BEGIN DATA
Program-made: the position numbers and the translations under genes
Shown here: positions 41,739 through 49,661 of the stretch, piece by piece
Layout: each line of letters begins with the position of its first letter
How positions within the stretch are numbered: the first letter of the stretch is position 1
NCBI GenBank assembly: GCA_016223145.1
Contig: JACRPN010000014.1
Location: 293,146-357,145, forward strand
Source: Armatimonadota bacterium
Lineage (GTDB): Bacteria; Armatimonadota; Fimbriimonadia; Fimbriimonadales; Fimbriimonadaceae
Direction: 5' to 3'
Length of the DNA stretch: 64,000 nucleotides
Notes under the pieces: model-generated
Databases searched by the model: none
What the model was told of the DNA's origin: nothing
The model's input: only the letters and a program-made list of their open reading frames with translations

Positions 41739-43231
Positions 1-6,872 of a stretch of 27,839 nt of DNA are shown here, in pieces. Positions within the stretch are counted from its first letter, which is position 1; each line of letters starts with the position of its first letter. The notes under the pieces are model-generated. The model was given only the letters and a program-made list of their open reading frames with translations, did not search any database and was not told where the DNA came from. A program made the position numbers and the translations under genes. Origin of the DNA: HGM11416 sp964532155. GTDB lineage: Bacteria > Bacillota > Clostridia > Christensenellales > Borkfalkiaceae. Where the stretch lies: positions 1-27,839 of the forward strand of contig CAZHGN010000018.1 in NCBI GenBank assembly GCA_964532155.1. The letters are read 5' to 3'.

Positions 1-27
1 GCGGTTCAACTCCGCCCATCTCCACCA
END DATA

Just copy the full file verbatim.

Program-made: the position numbers and the translations under genes
Shown here: positions 41,739 through 49,661 of the stretch, piece by piece
Layout: each line of letters begins with the position of its first letter
How positions within the stretch are numbered: the first letter of the stretch is position 1
NCBI GenBank assembly: GCA_016223145.1
Contig: JACRPN010000014.1
Location: 293,146-357,145, forward strand
Source: Armatimonadota bacterium
Lineage (GTDB): Bacteria; Armatimonadota; Fimbriimonadia; Fimbriimonadales; Fimbriimonadaceae
Direction: 5' to 3'
Length of the DNA stretch: 64,000 nucleotides
Notes under the pieces: model-generated
Databases searched by the model: none
What the model was told of the DNA's origin: nothing
The model's input: only the letters and a program-made list of their open reading frames with translations

Positions 41739-43231
Positions 1-6,872 of a stretch of 27,839 nt of DNA are shown here, in pieces. Positions within the stretch are counted from its first letter, which is position 1; each line of letters starts with the position of its first letter. The notes under the pieces are model-generated. The model was given only the letters and a program-made list of their open reading frames with translations, did not search any database and was not told where the DNA came from. A program made the position numbers and the translations under genes. Origin of the DNA: HGM11416 sp964532155. GTDB lineage: Bacteria > Bacillota > Clostridia > Christensenellales > Borkfalkiaceae. Where the stretch lies: positions 1-27,839 of the forward strand of contig CAZHGN010000018.1 in NCBI GenBank assembly GCA_964532155.1. The letters are read 5' to 3'.

Positions 1-27
1 GCGGTTCAACTCCGCCCATCTCCACCA